If you thought the Viking Age was uninteresting in that old history textbook Pathfinder does it one better by actually upping the boring ante. In fact even ye Old World buffs out there will be disoriented. It’s set “600 years before Columbus ” when “people had to guard America’s shores from marauders.” One of those most noble guardsmen was Ghost (Karl Urban). Native Americans happened upon him as a young orphan boy and decided to raise him as one of their own--even though he was never truly accepted due to his unknown ancestry. Fifteen years pass and Ghost once a frail child has blossomed into a beast-sized man capable of warding off almost anyone. His size and skill set come in handy when Norse invaders look to raise hell in his village. Armed with horses swords and thorny helmets they kill and maim everyone in sight and mostly get away with it. That is until they mess with the object of Ghost’s affection Starfire (Moon Bloodgood) thereby seriously messing with Ghost. You don’t put Ghost in a corner! Beefcake actors are apparently a dime a dozen these days and Pathfinder lead Urban does nothing to separate himself from the supporting actors of his own movie let alone from the aforementioned Hollywood stereotype. Looking like a runway model on steroids the Lord of the Rings and Bourne Ultimatum star only stands out aesthetically here and is in danger of being pigeonholed and typecast for a long time to come. Unless he can somehow show a different side Urban will wind up on a long list with the likes of wrestlers-turned-actors who can’t act. Thing is in Pathfinder he can’t even manage the uber-virility his character is meant to project. Bloodgood (Eight Below) meanwhile owner of the best non-porn name in showbiz holds her own and softens things up in a movie otherwise completely dominated by males. And finally there's veteran Native American actor Russell Means (Natural Born Killers) who as the Pathfinder himself at least lends some desperately needed credibility. Looking up a director’s name and past work isn’t a fair way to pre-judge his or her movie but it may sometimes hint at what you’re in for. Take Pathfinder for example: Director Marcus Nispel's past work includes Texas Chainsaw Massacre and music videos. Massacre was terrible and music videos are stylized; thus we arrive upon Pathfinder which is terrible and stylized. When parents complain about violence in the movies this should be their focal point. Nispel like other offenders is unable to ever refrain and beheadings and such in all their slow-motion glory resemble fun video games. Not that his lack of morality makes Pathfinder the crap it is however. That blame rests on his apparent decision that such violence is all moviegoers want to see. And it is perhaps the sheer lack of a story that accentuates how mediocre the violent scenes really are--scenes that are meant to leave us agape in amazement as if we’ve never seen a loose eyeball on the screen before. On a (lone) positive note though the set design seems up-to-snuff.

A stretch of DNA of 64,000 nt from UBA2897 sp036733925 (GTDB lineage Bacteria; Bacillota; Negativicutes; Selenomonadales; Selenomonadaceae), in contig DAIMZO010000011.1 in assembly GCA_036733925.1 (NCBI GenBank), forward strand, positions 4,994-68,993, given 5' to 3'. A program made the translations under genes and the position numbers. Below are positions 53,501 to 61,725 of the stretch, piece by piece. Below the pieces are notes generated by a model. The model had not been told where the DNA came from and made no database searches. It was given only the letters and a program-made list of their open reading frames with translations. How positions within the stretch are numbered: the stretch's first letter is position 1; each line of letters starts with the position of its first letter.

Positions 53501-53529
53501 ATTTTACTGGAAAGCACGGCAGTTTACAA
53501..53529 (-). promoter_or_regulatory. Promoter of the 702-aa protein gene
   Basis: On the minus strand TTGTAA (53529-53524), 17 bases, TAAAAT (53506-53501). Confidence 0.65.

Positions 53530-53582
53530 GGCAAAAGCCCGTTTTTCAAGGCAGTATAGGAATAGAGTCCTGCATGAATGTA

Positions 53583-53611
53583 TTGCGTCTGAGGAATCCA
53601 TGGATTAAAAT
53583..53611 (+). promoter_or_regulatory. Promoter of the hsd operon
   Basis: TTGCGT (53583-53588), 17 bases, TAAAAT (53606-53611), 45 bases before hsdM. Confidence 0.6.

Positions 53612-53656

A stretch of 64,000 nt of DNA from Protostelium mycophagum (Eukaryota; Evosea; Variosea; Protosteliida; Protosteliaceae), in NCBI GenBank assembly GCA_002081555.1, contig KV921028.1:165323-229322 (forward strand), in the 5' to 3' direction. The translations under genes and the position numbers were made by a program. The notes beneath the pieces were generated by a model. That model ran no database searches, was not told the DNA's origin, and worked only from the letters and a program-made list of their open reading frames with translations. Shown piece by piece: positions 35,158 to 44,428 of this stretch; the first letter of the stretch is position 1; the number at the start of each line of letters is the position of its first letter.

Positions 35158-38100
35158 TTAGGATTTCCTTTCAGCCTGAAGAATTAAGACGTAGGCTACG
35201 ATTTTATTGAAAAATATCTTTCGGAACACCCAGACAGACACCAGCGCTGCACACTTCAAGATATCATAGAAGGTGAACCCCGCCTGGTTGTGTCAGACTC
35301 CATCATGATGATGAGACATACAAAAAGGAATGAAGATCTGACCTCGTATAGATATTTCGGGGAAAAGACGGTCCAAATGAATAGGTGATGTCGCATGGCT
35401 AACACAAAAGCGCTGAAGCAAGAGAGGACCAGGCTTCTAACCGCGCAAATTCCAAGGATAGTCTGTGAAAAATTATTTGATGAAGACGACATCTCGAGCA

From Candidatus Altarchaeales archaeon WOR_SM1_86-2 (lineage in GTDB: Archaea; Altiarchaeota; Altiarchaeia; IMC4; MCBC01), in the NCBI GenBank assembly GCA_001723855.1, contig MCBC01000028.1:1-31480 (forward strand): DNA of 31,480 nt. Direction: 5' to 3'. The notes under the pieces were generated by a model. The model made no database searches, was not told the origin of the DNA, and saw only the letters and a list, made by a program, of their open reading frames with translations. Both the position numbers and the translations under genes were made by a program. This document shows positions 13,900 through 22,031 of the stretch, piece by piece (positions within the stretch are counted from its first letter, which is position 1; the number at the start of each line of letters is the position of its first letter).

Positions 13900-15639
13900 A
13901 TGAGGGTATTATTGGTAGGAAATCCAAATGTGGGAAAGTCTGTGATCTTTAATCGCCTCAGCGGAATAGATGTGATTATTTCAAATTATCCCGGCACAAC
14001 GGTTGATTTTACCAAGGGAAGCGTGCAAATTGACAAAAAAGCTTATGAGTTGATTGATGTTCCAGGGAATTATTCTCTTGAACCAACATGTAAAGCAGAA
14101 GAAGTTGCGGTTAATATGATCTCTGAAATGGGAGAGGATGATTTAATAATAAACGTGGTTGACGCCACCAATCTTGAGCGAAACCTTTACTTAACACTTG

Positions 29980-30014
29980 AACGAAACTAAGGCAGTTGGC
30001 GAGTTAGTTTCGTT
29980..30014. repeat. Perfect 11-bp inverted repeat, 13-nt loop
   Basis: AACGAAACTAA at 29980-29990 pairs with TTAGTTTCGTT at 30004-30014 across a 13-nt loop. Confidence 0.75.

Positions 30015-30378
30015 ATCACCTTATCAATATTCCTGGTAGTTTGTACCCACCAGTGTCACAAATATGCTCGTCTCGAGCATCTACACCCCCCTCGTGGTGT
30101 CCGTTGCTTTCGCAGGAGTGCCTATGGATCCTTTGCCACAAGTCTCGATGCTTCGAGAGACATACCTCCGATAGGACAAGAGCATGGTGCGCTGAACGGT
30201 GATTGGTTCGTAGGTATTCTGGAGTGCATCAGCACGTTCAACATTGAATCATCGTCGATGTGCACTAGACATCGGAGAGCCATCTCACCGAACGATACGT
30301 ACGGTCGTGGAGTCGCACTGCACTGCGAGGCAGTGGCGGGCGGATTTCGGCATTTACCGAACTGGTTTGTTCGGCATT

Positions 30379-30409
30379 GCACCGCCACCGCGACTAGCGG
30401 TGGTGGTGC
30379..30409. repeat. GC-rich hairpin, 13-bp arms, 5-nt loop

Arthur Kriticos (Tony Shalhoub) is trying to keep his small family together after losing his wife and the mother of their kids Kathy (Shannon Elizabeth) and Bobby (Alec Roberts) in a tragic fire that left them homeless. Out of nowhere one enigmatic Uncle Cyrus (F. Murray Abraham) wills Arthur a bizarre yet dazzlingly beautiful mansion made almost entirely of glass and filled with priceless antiques. There's not much that could go unseen behind the transparent walls except for perhaps 12 pesky ghosts of disturbed folks like onetime mental patients and a kid whose head got in the way of an arrow. It just so happens old Cyrus with the help of his psychic phantom-wrangler Rafkin (Matthew Lillard) has been summoning up a few restless spirits so he can open the Eye of Hell and take over the world or something. They just need one more spirit to finish the job.
All right who's blackmailing Oscar-winner Abraham into taking roles like this? The man should have thrown the script out sight-unseen and then fired his agent. Rah Digga yet another rapper-turned-wanna-be-actress is there to offer some sassy comic relief as the kids' nanny--she's fun in a usual sort of way. Shalhoub-ho hum. Elizabeth? Yawn. She's not even in half the movie. Lillard it can be said is about the only bright spot in this otherwise not-silly-enough not-cheesy-enough not-funny-or-scary-enough horror movie. He's got the right idea as he tries to camp it up as a borderline hysterical psychic who has guilt issues about being able to see everyone's secrets with his "gift." But worst of all is the usually great Embeth Davidtz (um Schindler's List?!) as a--get this--ghost's rights activist who thinks she's channeling Zelda Rubenstein from Poltergeist as she hisses the obvious: "This house is not a house!"
The only thing scarier than F. Murray Abraham taking a role in this movie is that it ever got made at all--then again we have the Dark Castle folks (the same ones who brought us that masterpiece remake The Haunting a few years ago) to thank. They forgot to hire a director and a scriptwriter instead putting visual effects guy Steve Beck behind the camera to show us some semi-interesting special effects (it is a ghost movie after all and you better score some points there). Unfortunately the movie is uneven makes little sense and strives for both laughs and scares but achieves neither with cornball dialog and silly stereotypes; it's wildly gory to boot. Everyone's gonna say the ultra-modern haunted house is the star of Thirteen Ghosts and with good reason. The production design in this movie is amazing and the idea of ghosts hiding behind clear walls is an intriguing if ultimately wasted concept.